Photo: AP

Former President Barack Obama was known as the “deporter-in-chief” after deporting more people during his presidency than any of his predecessors. Through one year of his extremely pro-deportation successor Donald Trump’s presidency, deportations were actually down 6 percent, although ICE arrests skyrocketed during the same period, for an increase of 42 percent.

The huge increase in arrests has exacerbated an already sizable backlog in immigration cases. The Justice Department’s solution to this problem? If you guessed “a fair and speedy path to citizenship for undocumented people given the runaround by an impossible immigration system,” you were wrong. The correct answer was “quotas for immigration judges.”

The Wall Street Journal reports that new Justice Department guidelines will tie the numbers of processed cases to immigration judges’ “annual performance reviews”:

The new quotas for judges to meet—laid out in a memo sent Friday to immigration judges—follow other directives by the department to expedite handling of cases. Attorney General Jeff Sessions has said that the backlog at the immigration courts allows people who should be deported to linger inside the U.S.

Under the new guidelines, judges are expected to clear 700 cases a year and have less than 15 percent of their decisions sent back by a higher court; a Justice Department spokesman told the WSJ that the average immigration judge currently handles 678 cases a year. In addition, the WSJ says that judges will be required to complete 85 percent of “removal” cases within three days of the hearing.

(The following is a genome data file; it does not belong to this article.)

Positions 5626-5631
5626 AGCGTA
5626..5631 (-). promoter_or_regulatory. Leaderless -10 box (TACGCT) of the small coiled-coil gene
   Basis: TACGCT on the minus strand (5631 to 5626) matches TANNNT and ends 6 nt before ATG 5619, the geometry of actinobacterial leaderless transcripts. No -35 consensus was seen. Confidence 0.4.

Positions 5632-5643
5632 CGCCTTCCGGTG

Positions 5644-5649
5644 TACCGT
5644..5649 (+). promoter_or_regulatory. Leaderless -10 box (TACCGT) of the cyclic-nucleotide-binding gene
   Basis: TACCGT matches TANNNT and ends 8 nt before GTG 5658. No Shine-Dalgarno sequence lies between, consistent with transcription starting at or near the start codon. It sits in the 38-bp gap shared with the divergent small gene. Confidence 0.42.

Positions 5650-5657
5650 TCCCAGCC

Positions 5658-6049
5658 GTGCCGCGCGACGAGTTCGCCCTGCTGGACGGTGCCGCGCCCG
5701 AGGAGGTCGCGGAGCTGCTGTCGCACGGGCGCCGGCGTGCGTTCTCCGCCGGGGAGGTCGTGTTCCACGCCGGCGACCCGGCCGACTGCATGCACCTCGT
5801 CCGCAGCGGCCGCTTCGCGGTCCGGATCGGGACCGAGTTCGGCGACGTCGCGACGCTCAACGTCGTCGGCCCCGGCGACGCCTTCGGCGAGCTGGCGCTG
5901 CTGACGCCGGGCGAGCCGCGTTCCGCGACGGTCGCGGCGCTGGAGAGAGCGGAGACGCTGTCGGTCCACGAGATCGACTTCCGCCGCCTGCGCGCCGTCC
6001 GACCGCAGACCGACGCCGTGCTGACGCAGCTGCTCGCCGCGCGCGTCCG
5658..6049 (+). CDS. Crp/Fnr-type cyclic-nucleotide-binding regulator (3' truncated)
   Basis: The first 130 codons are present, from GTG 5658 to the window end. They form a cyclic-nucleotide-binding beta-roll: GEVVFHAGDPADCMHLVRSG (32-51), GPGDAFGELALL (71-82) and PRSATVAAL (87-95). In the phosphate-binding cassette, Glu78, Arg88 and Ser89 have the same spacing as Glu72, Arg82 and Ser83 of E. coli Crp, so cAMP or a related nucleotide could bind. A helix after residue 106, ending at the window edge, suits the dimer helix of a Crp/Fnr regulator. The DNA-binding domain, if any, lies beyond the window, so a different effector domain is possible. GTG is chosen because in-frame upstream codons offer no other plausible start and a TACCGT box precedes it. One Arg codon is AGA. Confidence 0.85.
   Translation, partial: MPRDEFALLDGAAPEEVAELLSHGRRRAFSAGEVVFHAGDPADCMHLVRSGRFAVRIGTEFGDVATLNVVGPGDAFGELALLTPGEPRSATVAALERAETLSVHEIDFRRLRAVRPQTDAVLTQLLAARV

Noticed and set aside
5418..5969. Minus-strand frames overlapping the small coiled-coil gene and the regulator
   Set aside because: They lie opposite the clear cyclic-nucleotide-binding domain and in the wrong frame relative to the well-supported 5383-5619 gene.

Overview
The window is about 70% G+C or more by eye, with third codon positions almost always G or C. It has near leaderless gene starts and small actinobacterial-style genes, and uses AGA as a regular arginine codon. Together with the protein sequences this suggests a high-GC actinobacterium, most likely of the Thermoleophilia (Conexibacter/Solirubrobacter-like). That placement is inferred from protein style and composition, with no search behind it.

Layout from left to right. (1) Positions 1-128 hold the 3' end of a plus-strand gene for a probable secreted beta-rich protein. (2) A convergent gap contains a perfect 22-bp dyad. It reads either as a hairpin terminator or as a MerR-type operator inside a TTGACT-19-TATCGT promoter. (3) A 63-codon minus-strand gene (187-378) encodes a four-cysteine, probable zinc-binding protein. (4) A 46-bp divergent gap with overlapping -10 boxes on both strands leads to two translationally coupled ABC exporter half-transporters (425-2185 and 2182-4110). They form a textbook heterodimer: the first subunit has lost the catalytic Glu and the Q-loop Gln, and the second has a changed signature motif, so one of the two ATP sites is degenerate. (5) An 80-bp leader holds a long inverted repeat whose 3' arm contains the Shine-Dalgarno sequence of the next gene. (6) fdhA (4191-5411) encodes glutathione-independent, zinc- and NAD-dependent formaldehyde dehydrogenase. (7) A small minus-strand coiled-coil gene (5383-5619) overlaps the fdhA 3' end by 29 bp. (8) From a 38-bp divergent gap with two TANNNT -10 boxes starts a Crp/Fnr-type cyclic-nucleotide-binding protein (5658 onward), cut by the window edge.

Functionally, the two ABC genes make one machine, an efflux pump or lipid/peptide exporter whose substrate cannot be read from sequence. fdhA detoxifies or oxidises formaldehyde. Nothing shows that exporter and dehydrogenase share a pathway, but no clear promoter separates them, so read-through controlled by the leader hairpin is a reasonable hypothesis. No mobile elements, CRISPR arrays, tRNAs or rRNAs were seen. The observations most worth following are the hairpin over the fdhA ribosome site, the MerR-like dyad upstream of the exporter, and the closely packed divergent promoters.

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The plan was floated last October as part of Trump’s list of demands in exchange for a DACA deal. Trump has now decided that he hates DACA, and is rolling out the quotas anyway.

The WSJ reports that Immigration judges—who aren’t considered a part of the judicial branch and work for the DOJ—are not big fans of this plan:

“This is a recipe for disaster,” said A. Ashley Tabaddor, an immigration judge in Los Angeles who is president of the National Association of Immigration Judges. “You are going to, at minimum, impact the perception of the integrity of the court.”

Union officials also complained that they had not been given details needed to determine how performance will be calculated. And they said that some judges, for instance those working on the U.S.-Mexico border, have dockets with lots of quick cases and others have more cases that are complex and drawn-out.

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One has to think that neither Sessions nor Trump care about the “integrity of the court,” considering they have hiring and firing power over immigration judges. Nor do they care about the dehumanization of the people they’re kicking out of the country, considering they are quite literally boiling their lives down to numbers.

The new standards haven’t been released to the public yet, but the Wall Street Journal says they’re set to take effect on October 1.